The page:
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What can we learn of value through this process? This allowed us, as the context changed, to maintain the same focus for the project, but change and expand the evaluation focus from the experiences of the SLG to include, for instance, adaptations of the researchers to the changing stakeholder needs.

The same aims were addressed, but using different methods. The contextualization of knowledge does not reject the translation of knowledge between contexts. While pragmatism does hold that knowledge is not completely generalizable, it also argues that imported knowledge can play a role in shaping observation and perception and in suggesting possible solutions to the current problem [ 42 ]. For our project, this led us to re-define implementation success, not as a strict adherence to the project plan or the achievement of pre-determined outcomes i.

Indeed, what we learnt was that the simulation models themselves seemed not to be the main outcome of interest to the SLG; instead, it was the personal insights that members gained from the conceptual development discussions and our presentations of amalgamated patient data. Another key pillar of pragmatism is the active and social nature of inquiry. Dewey argued that the primary function of research is to solve societal problems [ 38 ]. Not only does pragmatism argue for a problem-solving approach to inquiry, but also to an action-based one.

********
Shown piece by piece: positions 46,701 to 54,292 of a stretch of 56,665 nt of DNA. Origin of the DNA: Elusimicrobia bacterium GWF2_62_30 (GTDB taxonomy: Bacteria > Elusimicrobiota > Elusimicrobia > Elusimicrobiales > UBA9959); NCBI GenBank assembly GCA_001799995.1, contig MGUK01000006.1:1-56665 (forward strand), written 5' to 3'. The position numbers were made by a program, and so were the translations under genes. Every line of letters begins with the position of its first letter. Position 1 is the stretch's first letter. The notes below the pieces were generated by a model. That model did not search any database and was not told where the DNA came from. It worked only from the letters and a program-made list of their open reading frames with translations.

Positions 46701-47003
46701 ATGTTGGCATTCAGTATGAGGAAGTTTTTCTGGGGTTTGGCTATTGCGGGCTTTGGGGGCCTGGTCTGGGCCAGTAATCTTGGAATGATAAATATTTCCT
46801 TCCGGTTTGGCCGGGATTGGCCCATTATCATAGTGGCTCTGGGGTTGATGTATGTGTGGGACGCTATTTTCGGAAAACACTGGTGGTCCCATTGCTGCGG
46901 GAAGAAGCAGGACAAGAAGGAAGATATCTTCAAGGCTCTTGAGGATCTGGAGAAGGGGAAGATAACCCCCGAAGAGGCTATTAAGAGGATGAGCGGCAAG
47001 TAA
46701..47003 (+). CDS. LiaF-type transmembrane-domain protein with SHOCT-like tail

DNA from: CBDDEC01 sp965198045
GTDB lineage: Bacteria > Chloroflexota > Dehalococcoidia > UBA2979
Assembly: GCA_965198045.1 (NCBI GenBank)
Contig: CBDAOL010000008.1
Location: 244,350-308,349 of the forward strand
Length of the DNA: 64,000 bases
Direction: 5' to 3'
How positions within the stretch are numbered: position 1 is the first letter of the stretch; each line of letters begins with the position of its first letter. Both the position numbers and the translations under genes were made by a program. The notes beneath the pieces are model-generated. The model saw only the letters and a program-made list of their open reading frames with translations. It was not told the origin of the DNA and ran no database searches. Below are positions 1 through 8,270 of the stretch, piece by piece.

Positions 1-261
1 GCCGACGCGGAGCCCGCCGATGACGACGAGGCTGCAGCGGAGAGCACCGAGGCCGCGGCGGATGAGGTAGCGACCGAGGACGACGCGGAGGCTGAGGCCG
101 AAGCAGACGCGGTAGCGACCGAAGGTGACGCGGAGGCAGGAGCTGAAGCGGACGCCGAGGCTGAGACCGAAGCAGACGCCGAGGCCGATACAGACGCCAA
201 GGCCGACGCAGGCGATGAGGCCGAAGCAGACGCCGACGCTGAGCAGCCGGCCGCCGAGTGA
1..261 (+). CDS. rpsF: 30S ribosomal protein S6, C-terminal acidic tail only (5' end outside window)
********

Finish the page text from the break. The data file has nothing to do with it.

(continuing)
All modes of experience, including research, are treated as interventions [ 42 ]. Research success within a pragmatic epistemology is measured by consequences, whether they be predicted or emergent. This aligns with the holistic system view of complexity theory, where outcomes are not pre-determined, but emergent [ 36 ]. Thus, complexity theory provides a way of operationalizing the study of emergent consequences, while pragmatism provides the impetus for change by measuring research quality with respect to its impact on social change.

The usefulness of knowledge metric also creates a democratization of scientific endeavor. Scientific knowledge is treated not as a qualitatively different form of knowledge, but simply as a more formalized version of everyday human inquiry [ 48 ]. This idea of intuitive inquiry aligns with a theme, advanced by many scholars advocating for complexity theory in healthcare, that social actors already have an intuitive sense of complexity, which can be refined by the framework of complexity theory [ 4 , 9 ]. Social complexity theorists also argue for a natural fit between complexity approaches and participatory research, where participant and researcher frames of reference are treated as equally important to inquiry [ 20 ], failure is tolerated and expected [ 49 ], and innovation is allowed to emerge from any part of the system [ 9 ].

In our project, this led to a fundamental shift in the implementation evaluation from a focus purely on the participant experience, to one that included the experiences of the researchers. Our evaluation was focused on understanding the decision-making mental models of these individuals, and how they negotiated shared group processes and behaviors based on these individual models. As mentioned above, one way this manifested was as a change in engagement with members of the SLG. Both pragmatism and complexity theory also encourage a focus on the interactions of knowledge systems, and the study of how these intersections are negotiated [ 4 , 44 , 48 ].